For Immediate Release
Donald Campbell in Reprieve’s press office: +44 (0) 207 553 8166
Doctors: Briton Shot in Pakistan for ‘Blasphemy’ Too Unwell to be Moved Back to Prison
LONDON - Doctors in Pakistan have said that a mentally-ill Edinburgh man who was shot by a police officer while on death row on ‘blasphemy’ charges is too unwell to be returned to prison.
Mohammed Asghar, 70, was targeted in Adiala jail, Rawalpindi last week by a police officer. People accused of blasphemy in Pakistan often face attempts on their lives by extremists.
Since the shooting, Mr Asghar has been hospitalised, but the Pakistani authorities have made several attempts to have him returned to the same prison where he was attacked. However, local doctors have now confirmed concerns voiced by legal charity Reprieve, which is supporting Mr Asghar, that he is too unwell to be returned to the prison.
Mr Asghar, who is a British citizen, is suffering not only form the aftermath of his shooting but also severe mental illness. He has been diagnosed with paranoid schizophrenia, and shortly before his 2010 trip to Pakistan, during which he was arrested on blasphemy charges, he had been sectioned under the Mental Health Act in Edinburgh’s Royal Victoria Hospital.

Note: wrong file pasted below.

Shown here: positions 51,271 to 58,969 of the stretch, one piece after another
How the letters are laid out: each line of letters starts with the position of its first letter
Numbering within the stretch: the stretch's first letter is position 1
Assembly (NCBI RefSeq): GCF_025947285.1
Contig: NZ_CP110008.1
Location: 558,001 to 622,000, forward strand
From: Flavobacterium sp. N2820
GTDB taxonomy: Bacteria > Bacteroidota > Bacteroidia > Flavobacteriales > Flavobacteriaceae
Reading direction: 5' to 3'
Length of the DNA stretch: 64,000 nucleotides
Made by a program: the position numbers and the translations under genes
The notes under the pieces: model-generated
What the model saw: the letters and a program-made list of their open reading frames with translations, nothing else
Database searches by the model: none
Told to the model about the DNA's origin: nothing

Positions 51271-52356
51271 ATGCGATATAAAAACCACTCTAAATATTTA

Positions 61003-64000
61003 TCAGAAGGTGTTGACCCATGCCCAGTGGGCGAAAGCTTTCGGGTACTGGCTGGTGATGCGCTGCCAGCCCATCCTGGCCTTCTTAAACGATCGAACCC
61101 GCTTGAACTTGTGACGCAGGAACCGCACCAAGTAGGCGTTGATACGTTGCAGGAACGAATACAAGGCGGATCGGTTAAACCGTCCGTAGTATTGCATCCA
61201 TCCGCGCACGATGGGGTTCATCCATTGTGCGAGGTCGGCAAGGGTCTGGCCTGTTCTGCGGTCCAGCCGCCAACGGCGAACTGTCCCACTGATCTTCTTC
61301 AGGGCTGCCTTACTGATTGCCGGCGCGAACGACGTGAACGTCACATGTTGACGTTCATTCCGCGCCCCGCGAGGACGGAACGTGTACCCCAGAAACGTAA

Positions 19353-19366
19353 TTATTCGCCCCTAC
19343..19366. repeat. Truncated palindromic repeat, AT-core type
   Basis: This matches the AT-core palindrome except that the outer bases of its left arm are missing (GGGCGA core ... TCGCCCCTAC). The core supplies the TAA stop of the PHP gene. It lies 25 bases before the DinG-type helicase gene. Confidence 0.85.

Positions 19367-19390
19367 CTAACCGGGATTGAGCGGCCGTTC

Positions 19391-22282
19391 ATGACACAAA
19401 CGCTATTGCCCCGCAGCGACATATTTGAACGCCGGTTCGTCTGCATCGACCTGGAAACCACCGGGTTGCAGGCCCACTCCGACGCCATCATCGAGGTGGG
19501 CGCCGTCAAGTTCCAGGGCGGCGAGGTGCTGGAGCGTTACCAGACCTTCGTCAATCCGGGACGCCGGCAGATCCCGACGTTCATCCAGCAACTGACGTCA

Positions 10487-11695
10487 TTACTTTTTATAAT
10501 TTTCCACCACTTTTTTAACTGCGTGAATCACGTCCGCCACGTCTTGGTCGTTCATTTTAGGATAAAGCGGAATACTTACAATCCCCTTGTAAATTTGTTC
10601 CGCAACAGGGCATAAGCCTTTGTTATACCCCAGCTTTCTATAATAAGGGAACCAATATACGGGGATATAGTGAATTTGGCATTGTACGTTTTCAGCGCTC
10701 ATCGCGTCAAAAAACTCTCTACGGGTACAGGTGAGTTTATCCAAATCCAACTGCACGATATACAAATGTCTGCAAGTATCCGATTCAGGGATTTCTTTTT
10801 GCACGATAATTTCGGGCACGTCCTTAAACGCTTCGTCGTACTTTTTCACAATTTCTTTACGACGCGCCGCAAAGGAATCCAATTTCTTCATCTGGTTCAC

Reprieve is now calling on the British Government to redouble its efforts to ensure that Mr Asghar is returned home to his family in Edinburgh as soon as he is well enough to travel, as it is clear that he cannot be safe from further attempts on his life by extremists while in Pakistan.
Commenting, Kate Higham, an investigator at Reprieve said: “While it is a relief that Mr Asghar is not being sent back to prison immediately, he is still far from safe from further attempts on his life. The only way we can be sure of his safety is to have him returned to Britain. He is a deeply vulnerable, mentally ill man who should never have been put through this appalling ordeal – the British Government must redouble its efforts to have him returned to his family in Edinburgh.”
Reprieve is a UK-based human rights organization that uses the law to enforce the human rights of prisoners, from death row to Guantánamo Bay.